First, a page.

what you can do in this situation depends on what is under the vinyl liner now.
You should never completely drain an above ground pool. The chemicals in the vinyl liner that allow it to stretch when originally installed do not last. If you drain the water, the liner will shrink and when you refill the pool there is a good chance that instead of stretching back the liner will rip instead. NEVER drain your pool.
The reality is that the average inground pool liner will last 8-12 years.
I liner can last from 3-10 years or more. The lifespan is 7 years on average. The variation is due to wear and tear, chlorine levels, sun exposure, abrasion and other activities that wear down the liner.
Yes, modern vinyl lettering is very durable and should last at least 5-6 years.
We have a vinyl liner and the warranty is 20 years, that is only for the seams. We've been told by a number of people you can expect to get 8-10 years out of a liner. If you are absolutely fastidious about the care, chemical level, and cleaning, you may get a little longer. 16 years is the most I've ever heard of and that was a salt pool that belonged to a pool pro.
a good quality vinyl well looked after should last over 20+ years
a standard pool liner typically lasts between 5 to 7 years assuming there is no aggresive chemical or temperature abuse.
Both are fine. Due to the short season a vinyl liner pool will hold up for many years. The problem with a viyl liner pool is you have to stick to certain set sizes and designs. Small leaks can be patched, or eventually replaced with a new liner. A concrete or gunite pool will last for 25 - 30+ years. They can be constructed in custom designs.
vinyl records are still made to this day.
Average of 5 years, although I have seen some as old as 10.
Yes but its not recommended. You would have to replace the liner very soon. I have a customer who spent almost 60 grand on a pool were the liner was placed over concrete and now 4 years later she is spending almost 6 grand to replace the liner and redo the pool with vermiculite. Best bet is to refinish the pool with either gunite or vermiculite pool crete and then put in the liner. A liner can last ten to fifteen years before having to be replaced and then when it is replaced, it looks like a brand new pool.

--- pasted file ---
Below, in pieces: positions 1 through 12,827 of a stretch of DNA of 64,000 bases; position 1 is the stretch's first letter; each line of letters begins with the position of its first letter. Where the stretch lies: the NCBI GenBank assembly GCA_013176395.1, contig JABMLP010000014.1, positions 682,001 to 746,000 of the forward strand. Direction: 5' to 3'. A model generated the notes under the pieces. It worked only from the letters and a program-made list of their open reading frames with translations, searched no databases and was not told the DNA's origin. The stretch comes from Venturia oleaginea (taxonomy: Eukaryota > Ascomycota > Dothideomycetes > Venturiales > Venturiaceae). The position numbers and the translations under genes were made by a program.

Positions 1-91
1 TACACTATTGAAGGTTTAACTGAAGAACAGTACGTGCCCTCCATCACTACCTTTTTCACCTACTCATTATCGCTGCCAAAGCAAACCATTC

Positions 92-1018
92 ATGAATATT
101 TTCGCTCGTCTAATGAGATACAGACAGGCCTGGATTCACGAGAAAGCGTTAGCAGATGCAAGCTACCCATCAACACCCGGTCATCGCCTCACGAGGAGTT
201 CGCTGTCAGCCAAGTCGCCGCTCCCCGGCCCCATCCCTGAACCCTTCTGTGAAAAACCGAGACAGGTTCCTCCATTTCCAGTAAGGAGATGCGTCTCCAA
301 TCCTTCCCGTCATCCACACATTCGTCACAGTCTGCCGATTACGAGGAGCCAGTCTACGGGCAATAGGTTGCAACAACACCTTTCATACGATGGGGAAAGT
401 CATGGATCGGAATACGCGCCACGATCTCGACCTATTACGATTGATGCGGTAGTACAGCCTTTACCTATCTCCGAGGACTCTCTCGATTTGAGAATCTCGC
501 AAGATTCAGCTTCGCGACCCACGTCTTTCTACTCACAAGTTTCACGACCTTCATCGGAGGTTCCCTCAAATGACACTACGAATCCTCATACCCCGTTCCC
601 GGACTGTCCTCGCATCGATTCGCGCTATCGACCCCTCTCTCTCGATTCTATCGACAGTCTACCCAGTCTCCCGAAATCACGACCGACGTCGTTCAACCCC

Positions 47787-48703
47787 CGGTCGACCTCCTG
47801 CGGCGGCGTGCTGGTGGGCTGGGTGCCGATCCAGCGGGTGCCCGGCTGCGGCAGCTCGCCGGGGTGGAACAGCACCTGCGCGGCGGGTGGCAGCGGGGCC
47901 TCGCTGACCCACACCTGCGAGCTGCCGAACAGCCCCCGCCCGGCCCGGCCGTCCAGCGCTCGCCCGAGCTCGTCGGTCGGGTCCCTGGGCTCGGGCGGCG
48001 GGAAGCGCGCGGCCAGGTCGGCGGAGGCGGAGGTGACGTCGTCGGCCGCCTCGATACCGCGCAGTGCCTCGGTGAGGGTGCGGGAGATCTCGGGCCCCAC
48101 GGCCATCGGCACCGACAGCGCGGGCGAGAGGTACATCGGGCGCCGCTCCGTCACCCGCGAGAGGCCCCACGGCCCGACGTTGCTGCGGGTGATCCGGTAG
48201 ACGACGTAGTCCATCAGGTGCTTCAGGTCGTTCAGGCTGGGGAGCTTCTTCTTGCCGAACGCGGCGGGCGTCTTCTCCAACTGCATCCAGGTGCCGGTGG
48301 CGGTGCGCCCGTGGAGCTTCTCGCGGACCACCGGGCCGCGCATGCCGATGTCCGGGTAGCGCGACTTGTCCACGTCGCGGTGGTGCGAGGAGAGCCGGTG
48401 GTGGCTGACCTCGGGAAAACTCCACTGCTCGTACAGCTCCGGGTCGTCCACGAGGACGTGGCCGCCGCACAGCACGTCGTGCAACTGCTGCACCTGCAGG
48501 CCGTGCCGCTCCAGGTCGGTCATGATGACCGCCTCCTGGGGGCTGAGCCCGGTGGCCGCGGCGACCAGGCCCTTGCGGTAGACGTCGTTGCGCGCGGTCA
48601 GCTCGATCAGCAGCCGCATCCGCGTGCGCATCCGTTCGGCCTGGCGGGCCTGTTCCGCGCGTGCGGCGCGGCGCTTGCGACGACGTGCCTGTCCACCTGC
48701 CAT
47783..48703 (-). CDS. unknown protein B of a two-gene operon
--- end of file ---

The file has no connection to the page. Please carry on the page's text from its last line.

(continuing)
I'm going to presume that it already had a liner in it once before.. there are only a few systems like you are describing. One is a stainless steel wall and concrete bottom (.claytonlambert), and the other is a (onlyevolution) composite (not polymer though) wall system that is painted with a painted concrete bottom. I think there is a company called Swimcrete as well.. but, either way, if you wanted to drop in a liner, you'd need to have some sort of coping or beadtrac around the top. If you could post a picture it would be helpful! The answer is "absolutely not"! The liner folks will be happy to sell you a liner, but it will not last 2 years. A hybrid pool lacks the required 'concrete receptor coping' installed in all vinyl liner pool installations. The required concrete receptor coping is extremely strong and contains what is known as a 'bead receptor'. All vinyl liners are manufactured with a 'bead' around the top of the liner. Obviously, at installation the bead is inserted into the bead receptor enabling the liner to support well over a hundred thousand (100,000) pounds of water. Even a small vinyl liner pool, 16x32, holds about 125,000 pounds of water. The vinyl liner salesmen, those without ethics, will nail a track into the top of the polymer wall, then screw the liner into the track. In other words, the 20mil liner with screw holes is expected to hold at least 125,000 pounds. As soon as the ground settles, even a little bit, the liner tears and you're out thousands of dollars. Better is resurface the walls with swimming pool gelcoat.
Depending on the conditions, but vinyl usually will only last around 7-10 years before cracking